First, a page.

Fire destroys Exeter's medieval heritage
The medieval interior of The Clarence Hotel in Exeter has been destroyed in a fire that raged for over 24 hours in the heart of the city. Over 100 firefighters tackled a blaze that threaten to engulf further historic buildings nearby (Picture from the BBC).
Believed to be the first 'hotel' in England the façade and main rooms were built in 1769 and then it was re-named after the visit to the city by the Duchess of Clarence in 1827.
Although it is unlikely that any of the medieval interior can be saved in this fire, restoration often provides an opportunity to improve works done before. In this sense both modern and traditional methods and materials are used, following an on-site assessment and the right approach taken in order to maintain the integrity of individual buildings.
During the middle ages, Exeter became the religious, commercial and administrative centre for the region. A complex relationship grew up between Crown, City and the Church. The cathedral originally built on the site of a Saxon Abbey was re-constructed in the 14th century in Decorated Gothic architectural style.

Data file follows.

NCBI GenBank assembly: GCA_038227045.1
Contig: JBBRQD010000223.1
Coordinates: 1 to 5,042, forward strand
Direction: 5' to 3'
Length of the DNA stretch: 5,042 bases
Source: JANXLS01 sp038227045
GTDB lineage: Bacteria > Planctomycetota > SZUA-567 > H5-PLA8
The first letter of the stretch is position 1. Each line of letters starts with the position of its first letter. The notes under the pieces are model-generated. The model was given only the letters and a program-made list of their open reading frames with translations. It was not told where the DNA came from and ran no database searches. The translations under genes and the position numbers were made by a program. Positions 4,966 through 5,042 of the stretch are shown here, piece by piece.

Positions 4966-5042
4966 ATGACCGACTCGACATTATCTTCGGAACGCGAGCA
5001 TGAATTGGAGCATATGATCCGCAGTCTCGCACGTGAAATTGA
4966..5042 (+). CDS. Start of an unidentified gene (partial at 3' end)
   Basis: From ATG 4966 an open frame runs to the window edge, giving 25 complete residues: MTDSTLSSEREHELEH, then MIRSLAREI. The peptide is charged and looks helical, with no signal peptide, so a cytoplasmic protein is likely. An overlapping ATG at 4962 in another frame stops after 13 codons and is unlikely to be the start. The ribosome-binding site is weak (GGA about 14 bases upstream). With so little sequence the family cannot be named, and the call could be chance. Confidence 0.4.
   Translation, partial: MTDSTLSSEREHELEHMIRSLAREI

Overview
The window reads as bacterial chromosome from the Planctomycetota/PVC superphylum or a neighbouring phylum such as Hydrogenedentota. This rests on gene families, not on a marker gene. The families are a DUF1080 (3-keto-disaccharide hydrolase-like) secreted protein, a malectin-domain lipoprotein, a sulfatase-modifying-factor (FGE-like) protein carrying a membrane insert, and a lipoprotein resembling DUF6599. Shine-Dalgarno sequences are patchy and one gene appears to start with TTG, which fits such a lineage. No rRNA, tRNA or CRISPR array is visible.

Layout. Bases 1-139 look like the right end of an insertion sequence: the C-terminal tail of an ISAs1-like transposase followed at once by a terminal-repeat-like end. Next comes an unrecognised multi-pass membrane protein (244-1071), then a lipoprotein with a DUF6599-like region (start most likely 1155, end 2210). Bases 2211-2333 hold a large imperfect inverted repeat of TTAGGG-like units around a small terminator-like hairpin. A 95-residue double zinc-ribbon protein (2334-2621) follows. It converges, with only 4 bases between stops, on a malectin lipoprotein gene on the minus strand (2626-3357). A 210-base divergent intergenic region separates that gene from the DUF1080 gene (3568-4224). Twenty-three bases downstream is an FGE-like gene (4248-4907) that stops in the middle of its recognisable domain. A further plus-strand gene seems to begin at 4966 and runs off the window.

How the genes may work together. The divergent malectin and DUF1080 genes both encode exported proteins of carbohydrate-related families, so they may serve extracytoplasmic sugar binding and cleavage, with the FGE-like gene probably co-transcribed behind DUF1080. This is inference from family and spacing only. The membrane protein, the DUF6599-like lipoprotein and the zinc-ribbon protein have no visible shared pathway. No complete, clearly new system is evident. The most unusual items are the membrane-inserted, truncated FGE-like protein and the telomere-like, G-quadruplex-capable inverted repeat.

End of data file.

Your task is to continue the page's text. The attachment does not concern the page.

William Joy designed the image screen of figures on the west front of the cathedral in the 1340's as two tiers of statues set within a series of ornate architectural canopies (Picture from Exeter Memories). Carved from limestone taken from quarry caves at Beer in Devon, they have eroded but still can be made out as 'demi-angels' with musical instruments, seated kings and two chain-mailed knights.
Now a quarry near Salcombe is being opened up to provide stone also originally used in the building of the cathedral.
Other medieval buildings that survive in the city and line the cathedral close are the Guildhall that claims to be the oldest municipal building in England still in use and Mol's Coffee House.
Exeter City Council has also announced that the patron saint of the city, St Sidwell, is to give her name to the new leisure centre for the centre (see separate blog).
In the early hours of May 4, 1942 a large part of Sidwell Street was bombed including St Matthew's church. But several panes of glass survived, one depicting the saint, were put on show for the first time in over seventy years in two heritage days in September.